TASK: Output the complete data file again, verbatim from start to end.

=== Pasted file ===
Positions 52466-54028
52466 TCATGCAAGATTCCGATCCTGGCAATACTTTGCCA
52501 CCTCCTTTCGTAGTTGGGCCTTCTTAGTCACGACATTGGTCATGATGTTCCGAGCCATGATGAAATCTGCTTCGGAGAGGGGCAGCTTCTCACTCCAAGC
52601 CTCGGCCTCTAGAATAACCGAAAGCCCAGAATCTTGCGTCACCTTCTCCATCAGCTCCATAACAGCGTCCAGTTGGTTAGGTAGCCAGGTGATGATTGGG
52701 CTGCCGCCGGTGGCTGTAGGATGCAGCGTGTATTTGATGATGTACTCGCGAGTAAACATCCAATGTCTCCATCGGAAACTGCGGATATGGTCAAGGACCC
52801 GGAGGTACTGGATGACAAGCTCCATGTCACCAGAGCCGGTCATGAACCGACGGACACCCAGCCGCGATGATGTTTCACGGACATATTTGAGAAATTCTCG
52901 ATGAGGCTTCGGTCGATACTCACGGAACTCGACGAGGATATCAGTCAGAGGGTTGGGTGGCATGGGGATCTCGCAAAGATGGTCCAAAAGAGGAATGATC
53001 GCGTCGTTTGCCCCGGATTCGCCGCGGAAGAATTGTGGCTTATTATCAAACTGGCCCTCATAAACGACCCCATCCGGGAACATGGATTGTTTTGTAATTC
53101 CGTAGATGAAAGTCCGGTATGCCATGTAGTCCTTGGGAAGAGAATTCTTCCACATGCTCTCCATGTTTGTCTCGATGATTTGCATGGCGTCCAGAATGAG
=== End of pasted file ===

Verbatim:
Positions 52466-54028
52466 TCATGCAAGATTCCGATCCTGGCAATACTTTGCCA
52501 CCTCCTTTCGTAGTTGGGCCTTCTTAGTCACGACATTGGTCATGATGTTCCGAGCCATGATGAAATCTGCTTCGGAGAGGGGCAGCTTCTCACTCCAAGC
52601 CTCGGCCTCTAGAATAACCGAAAGCCCAGAATCTTGCGTCACCTTCTCCATCAGCTCCATAACAGCGTCCAGTTGGTTAGGTAGCCAGGTGATGATTGGG
52701 CTGCCGCCGGTGGCTGTAGGATGCAGCGTGTATTTGATGATGTACTCGCGAGTAAACATCCAATGTCTCCATCGGAAACTGCGGATATGGTCAAGGACCC
52801 GGAGGTACTGGATGACAAGCTCCATGTCACCAGAGCCGGTCATGAACCGACGGACACCCAGCCGCGATGATGTTTCACGGACATATTTGAGAAATTCTCG
52901 ATGAGGCTTCGGTCGATACTCACGGAACTCGACGAGGATATCAGTCAGAGGGTTGGGTGGCATGGGGATCTCGCAAAGATGGTCCAAAAGAGGAATGATC
53001 GCGTCGTTTGCCCCGGATTCGCCGCGGAAGAATTGTGGCTTATTATCAAACTGGCCCTCATAAACGACCCCATCCGGGAACATGGATTGTTTTGTAATTC
53101 CGTAGATGAAAGTCCGGTATGCCATGTAGTCCTTGGGAAGAGAATTCTTCCACATGCTCTCCATGTTTGTCTCGATGATTTGCATGGCGTCCAGAATGAG